11 December 2007

All Hail Panettone, Royal Bread of Luxury

For those unaware Panettone is a bread of Milan, usually made and devoured around Christmas and New Year around Italy. It's a tall cake-like bread stuffed with dried raisins and candied orange and lemon peels. In the 19th century, with the unification of Italy, the bread was originally embellished with candied red cherries and green citron as a patriotic gesture; now they just do it because.

In Italy and France, the elusive panettone comes with an often varied history, but one that invariably begins in Milano.

The origins of this sweet and mysterious cake appear to be ancient, dating back to the Roman Empire, ancient Romans sweetened a type of leavened bread with honey.

This ain't no 99cent loaf of Sunbeam. This is the sweet bread of legends!

The word "panettone" derives from the Italian word "panetto," meaning a small bundle of bread. But some believe that the word 'panettone' is of complex and not fully discernible origin. The most likely etymology derives from the Milano, "pan del ton," meaning "bread of luxury".

Throughout the ages this tall, leavened cake makes cameo appearances in the arts : In a 16th century painting and also as a recipe in a contemporary cook book written by Bartolomeo Scappi, personal chef to popes and emperors during the time of Charles V. So, bread of luxury sounds about right.

The most popular of the stories about panettone's origins is a romantic tale that begins with a "Once upon a time..."

The legend goes that panettone originated in the sixteenth century, when a baker named Antonio fell in love with a princess and baked a golden, buttery egg bread to win her heart.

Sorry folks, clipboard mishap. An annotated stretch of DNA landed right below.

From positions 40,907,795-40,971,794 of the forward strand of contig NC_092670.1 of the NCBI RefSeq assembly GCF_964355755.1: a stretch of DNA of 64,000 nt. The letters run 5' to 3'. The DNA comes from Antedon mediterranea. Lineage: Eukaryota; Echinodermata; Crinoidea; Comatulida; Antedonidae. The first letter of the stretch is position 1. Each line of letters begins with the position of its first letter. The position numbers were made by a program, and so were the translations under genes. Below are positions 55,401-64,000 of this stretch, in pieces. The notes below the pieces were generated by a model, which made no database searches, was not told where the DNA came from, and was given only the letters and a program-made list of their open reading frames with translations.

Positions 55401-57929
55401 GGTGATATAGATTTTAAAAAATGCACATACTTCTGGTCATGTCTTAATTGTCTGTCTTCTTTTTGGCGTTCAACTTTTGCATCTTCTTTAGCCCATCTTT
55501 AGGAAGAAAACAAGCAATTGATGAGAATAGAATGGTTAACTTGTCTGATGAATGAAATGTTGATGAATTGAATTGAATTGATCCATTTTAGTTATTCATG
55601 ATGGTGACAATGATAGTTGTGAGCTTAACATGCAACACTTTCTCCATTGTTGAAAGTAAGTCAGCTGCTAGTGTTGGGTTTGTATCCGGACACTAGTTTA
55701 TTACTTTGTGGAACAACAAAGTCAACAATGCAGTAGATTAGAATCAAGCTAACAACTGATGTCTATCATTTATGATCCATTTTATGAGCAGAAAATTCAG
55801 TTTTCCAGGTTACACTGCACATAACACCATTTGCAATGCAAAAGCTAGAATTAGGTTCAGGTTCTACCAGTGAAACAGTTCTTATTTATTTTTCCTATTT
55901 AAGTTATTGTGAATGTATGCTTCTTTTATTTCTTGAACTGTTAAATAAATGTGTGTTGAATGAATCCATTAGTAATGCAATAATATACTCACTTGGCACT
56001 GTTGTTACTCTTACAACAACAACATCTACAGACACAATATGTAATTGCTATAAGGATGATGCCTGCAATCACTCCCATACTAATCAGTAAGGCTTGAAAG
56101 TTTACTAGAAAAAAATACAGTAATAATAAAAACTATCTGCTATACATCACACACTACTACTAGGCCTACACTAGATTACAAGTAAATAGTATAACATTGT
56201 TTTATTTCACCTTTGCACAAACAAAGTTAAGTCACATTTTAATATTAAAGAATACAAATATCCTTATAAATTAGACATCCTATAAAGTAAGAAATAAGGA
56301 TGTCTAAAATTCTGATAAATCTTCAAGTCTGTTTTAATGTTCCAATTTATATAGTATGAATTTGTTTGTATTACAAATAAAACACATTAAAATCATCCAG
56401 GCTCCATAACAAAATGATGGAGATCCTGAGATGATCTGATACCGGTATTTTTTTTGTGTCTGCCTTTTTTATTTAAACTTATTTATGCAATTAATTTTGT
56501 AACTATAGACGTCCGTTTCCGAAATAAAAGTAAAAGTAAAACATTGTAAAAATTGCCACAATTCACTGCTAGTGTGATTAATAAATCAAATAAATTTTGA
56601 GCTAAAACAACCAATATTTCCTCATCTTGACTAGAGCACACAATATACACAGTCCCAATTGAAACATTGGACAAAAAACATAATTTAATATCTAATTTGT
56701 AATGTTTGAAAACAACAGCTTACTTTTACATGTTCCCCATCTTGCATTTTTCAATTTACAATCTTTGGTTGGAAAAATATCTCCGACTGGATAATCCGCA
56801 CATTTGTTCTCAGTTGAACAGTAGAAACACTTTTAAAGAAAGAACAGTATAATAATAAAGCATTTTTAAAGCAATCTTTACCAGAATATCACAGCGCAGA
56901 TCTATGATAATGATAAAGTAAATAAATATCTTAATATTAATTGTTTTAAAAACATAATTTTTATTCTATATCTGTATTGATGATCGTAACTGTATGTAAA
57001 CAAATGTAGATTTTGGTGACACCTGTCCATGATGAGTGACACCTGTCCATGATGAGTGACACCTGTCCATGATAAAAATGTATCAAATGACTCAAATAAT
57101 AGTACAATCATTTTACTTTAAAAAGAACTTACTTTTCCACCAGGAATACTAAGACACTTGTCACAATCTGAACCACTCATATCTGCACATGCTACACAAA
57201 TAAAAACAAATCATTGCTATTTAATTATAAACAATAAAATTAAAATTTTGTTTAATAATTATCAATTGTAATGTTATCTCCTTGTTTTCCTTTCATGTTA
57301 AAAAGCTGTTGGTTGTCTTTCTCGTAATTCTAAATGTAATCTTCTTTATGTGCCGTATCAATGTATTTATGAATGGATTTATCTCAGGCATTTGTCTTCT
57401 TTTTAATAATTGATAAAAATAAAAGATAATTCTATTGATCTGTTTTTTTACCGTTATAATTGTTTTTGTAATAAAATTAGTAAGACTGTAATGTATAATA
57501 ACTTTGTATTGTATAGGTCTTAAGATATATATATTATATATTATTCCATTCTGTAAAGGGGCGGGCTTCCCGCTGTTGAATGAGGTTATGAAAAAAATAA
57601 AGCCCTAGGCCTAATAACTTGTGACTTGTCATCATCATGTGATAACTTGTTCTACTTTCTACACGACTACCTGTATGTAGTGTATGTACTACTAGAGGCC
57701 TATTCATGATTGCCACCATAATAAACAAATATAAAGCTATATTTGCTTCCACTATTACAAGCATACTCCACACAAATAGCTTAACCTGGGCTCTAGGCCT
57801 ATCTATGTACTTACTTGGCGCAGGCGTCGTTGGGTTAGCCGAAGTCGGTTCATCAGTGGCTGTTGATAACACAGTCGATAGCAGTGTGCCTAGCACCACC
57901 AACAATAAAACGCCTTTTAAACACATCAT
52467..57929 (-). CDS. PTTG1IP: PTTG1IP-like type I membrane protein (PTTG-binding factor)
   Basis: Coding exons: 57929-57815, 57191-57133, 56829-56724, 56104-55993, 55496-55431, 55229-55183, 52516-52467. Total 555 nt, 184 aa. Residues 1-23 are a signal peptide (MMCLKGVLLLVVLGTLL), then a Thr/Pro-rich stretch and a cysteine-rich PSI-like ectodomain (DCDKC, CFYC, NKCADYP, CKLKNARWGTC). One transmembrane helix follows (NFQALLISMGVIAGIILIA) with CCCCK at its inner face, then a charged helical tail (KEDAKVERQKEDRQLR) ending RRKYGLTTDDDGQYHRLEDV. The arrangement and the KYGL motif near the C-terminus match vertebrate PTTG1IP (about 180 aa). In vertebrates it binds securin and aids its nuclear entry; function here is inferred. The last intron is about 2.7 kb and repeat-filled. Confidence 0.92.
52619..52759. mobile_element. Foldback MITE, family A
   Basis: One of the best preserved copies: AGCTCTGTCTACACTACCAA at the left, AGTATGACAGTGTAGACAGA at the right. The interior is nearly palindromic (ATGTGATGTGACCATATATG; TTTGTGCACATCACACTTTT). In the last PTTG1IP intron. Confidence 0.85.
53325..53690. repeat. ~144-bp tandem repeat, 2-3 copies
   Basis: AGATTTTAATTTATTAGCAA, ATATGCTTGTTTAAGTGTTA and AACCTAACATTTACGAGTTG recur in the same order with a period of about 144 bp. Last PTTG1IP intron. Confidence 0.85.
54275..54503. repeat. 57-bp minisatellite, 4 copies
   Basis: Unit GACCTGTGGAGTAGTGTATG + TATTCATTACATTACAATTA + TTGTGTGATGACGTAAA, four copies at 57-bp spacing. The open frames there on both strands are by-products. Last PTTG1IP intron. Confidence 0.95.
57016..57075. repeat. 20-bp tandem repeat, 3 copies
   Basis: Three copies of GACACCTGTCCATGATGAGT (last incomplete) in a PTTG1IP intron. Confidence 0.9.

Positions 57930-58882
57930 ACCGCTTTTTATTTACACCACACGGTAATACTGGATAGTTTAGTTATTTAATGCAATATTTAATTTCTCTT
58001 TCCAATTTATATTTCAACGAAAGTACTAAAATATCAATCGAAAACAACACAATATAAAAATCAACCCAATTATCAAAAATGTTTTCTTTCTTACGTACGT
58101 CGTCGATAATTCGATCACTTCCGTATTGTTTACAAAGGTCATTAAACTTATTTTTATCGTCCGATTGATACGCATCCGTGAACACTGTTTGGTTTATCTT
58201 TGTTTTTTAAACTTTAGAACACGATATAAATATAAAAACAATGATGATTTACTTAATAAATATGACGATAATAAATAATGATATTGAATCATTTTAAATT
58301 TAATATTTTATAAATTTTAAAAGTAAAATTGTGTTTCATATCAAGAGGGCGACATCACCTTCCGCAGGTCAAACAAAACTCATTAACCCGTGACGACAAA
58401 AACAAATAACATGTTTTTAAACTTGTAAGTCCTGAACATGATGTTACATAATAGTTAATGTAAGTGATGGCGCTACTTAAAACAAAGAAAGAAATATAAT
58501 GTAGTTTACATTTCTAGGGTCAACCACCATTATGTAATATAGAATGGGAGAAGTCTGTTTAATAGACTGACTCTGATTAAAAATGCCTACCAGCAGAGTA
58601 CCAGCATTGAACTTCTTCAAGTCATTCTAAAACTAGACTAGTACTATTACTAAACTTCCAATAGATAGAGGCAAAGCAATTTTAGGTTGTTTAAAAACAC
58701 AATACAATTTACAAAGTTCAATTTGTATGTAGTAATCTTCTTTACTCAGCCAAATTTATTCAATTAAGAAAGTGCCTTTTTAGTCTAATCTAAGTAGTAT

Another versions tells of a Milanese nobleman falling in love with the daughter of a poor baker named Toni. And to win her over, the nobleman disguises himself as a baker, inventing a rich bread in which he added to the flour and yeast, butter, eggs, dried raisins and candied lemon and orange peel.

The duke of Milan agreed to the marriage, which was held in the presence of Leonardo da Vinci, and encouraged the launch of the new cake-like bread: Pan del Ton (or Toni's bread).

So this year after the hard boiled eggs, lemon and orange slices (wrong holiday - that's for Easter, I fucked up), the ricotta salata, mozzarella and the ricotta, and after drowned broccoli rabe and the Christmas Eve caponata di pesce, which includes seven types of fish (or nine, eleven, or thirteen, depending on the town of origin), and five loaves of fresh seeded semolina and some salad, after the baked ziti and the whole MenĂ¹ di Natale, cross your fingers that after the walnuts and chestnuts, parsley and fennel, the struffoli and cenci, the dried figs and candied almonds, but before the tea, coffee, espresso and Anisette, your grandma wheels out a motherfuckin' Panettone; the Royal Bread of Milano Luxury.

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